What the vote of no confidence means for the future of IUPUI

<p>Photo Credit: <a href="https://ufc.iu.edu/policies/index.html" target="_blank">IU Faculty Council website</a></p>

On April 16, a vote of no confidence presented by Bloomington’s Faculty Council will be held against IU’s current president, Pamela Whitten, provost, Rahul Shrivastav and vice provost of faculty and academic affairs, Carrie Docherty. As IUPUI approaches a pivotal point in its history with the split, the unrest within leadership could disturb the continued cultivation of IUPUI’s campus.

A vote of no confidence is conducted to show that a legislature or governing body no longer supports a leader or their actions. However, it is important to note that a vote of no confidence is a non-binding representation of a community’s feelings about an administration, not the same as a vote to remove a person from office.

Although votes of no confidence cannot cause direct change in how an organization is run or its policies, this symbolic action can, in many cases, act as a catalyst for change within an institution. 

A study by the College President Research found that, “Of the 57 no-confidence votes, within six months of the actual vote, the campus leader was removed from office in 32 of those instances; 56% of the time a presidential change followed a faculty-led no-confidence vote.”

In this case, the Faculty Council has called for votes against Whitten, Shrivastav and Docherty following a petition that was signed by 226 individuals. The petition only needed 50 signatures to be considered. 

Based on section 4.4 of the Constitution of the Bloomington Faculty, if 800 members of the voting faculty are present at the time of the vote then the results of that vote are representative of the faculty’s will. However, if less than 800 voting members are present during the vote, then an electronic ballot will be sent to the remaining faculty for ratification. 

The petition stated, “The current IU administration is encroaching on both academic freedom and shared governance by, among other things, sanctioning faculty and by canceling art exhibits at the Eskenazi Museum,” referring to the cancellation of the Eskanzi exhibit featuring Palestinian-born artist Samia Halaby in December 2023.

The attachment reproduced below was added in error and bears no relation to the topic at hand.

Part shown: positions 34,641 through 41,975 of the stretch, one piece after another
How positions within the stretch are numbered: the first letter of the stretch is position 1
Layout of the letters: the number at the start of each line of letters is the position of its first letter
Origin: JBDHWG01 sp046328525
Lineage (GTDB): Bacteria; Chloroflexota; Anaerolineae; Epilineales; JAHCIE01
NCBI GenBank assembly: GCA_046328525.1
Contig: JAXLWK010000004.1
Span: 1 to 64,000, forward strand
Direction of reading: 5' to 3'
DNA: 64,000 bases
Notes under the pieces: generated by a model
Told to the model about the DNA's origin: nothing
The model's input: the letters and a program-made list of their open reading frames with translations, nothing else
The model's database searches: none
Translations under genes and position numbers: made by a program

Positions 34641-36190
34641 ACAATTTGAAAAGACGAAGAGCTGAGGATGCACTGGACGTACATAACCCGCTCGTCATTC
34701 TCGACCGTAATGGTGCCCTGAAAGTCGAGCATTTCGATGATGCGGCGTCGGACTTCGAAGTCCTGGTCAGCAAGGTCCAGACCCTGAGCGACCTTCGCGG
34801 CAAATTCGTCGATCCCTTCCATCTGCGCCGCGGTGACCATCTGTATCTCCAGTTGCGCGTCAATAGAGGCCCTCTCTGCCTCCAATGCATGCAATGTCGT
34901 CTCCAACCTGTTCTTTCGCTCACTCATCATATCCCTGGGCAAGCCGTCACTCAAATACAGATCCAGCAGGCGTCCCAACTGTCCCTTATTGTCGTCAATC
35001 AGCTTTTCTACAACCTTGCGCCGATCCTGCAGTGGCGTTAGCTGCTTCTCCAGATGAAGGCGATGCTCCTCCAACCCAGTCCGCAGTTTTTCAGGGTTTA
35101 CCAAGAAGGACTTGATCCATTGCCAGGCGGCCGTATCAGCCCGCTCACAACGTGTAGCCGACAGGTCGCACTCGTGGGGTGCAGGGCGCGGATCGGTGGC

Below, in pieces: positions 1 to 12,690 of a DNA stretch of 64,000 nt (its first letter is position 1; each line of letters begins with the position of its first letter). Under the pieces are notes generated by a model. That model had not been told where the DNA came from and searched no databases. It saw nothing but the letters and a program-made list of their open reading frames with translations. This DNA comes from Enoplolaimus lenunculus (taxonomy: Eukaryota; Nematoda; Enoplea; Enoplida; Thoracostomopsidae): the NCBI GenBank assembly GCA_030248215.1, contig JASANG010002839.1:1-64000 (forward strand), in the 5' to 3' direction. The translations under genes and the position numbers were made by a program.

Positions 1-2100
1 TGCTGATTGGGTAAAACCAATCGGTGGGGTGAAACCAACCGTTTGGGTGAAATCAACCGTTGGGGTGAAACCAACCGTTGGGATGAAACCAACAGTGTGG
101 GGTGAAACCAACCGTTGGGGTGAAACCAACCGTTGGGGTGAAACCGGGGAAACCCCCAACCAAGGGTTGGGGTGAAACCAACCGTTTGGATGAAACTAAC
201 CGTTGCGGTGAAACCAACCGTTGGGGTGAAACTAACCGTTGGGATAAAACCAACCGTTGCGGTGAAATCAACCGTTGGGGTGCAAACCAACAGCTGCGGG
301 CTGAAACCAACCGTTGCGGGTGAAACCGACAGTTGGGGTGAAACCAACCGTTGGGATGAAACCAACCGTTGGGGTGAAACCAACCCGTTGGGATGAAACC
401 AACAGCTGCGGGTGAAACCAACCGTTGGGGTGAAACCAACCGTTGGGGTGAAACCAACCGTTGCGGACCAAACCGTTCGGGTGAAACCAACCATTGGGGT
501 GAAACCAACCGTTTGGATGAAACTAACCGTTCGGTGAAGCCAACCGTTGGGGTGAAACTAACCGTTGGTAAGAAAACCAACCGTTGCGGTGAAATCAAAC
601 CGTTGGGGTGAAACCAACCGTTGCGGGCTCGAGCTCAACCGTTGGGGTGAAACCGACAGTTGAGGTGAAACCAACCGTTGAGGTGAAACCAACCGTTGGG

The petition goes on to say, “These recent actions, when taken together with the administration's failure to proactively and effectively stand against the Indiana legislature's violations of academic freedom and faculty protections, its fortunately unsuccessful attempt to separate Kinsey from IU, its disregard toward the 2022 faculty vote in support of graduate student workers, and its refusal to publicly support IU faculty member Dr. Caitlin Bernard, motivate this petition for an all-faculty meeting to consider a vote of no confidence.” 

The Indiana Graduate Workers Coalition (IGWC) made a similar request for a vote of no confidence against the Whitten administration in February, which was backed by 1,300 graduate employees. The call for a vote was disregarded by the university. 

A press release from IGWC in the Bloomingtonian states, “We believe that Pamela Whitten’s administration has been structurally damaging to IU. While we are understandably concerned about her administration’s effect on graduate education and representation, we are also extremely supportive of faculty authority, representation and freedom at IU. The faculty suppression which has resulted from her administration is unacceptable.”

Both of these calls for a vote of no confidence are concerning for IUPUI, as it is seeking to grow into a thriving graduate research campus following the divorce between IU and Purdue. Currently, IUPUI has more than 8,400 graduate and professional students, who make up more than 30% of IUPUI’s student population.

IUPUI has also struggled in recent years to find and retain an official chancellor. In early February, Latha Ramchand began her role as  IUPUI’s chancellor. Prior to Ramchand, there were two interim chancellors, Andrew Klein and Carol Anne Murdoch-Kinch. The last permanent chancellor was Nasser Paydar from 2015-2022. There were also two separate chancellor searches that took place, one which started in July 2021 and ended in February 2022, and a second that started in August 2023 and ended with Ramchand’s inauguration in early 2024.

Needless to say, IUPUI’s history with leadership has been unstable, making the vote of no confidence all the more concerning as IUPUI’s campus navigates what a “split campus” should look like. Now more than ever, IUPUI students and faculty will need stable leadership in order to navigate this new chapter in the coming months and years.

Abigail Godsen (she/her) is a sophomore majoring in Applied Information Sciences with a minor in Classics. She is a reporter, podcast co-host and Lead Copy Editor for The Campus Citizen. When she isn’t writing, Abby likes to cook, do crossword puzzles and drink a lot of tea. She can be summoned using tea, cardigans and books (according to her roommate Jackie).

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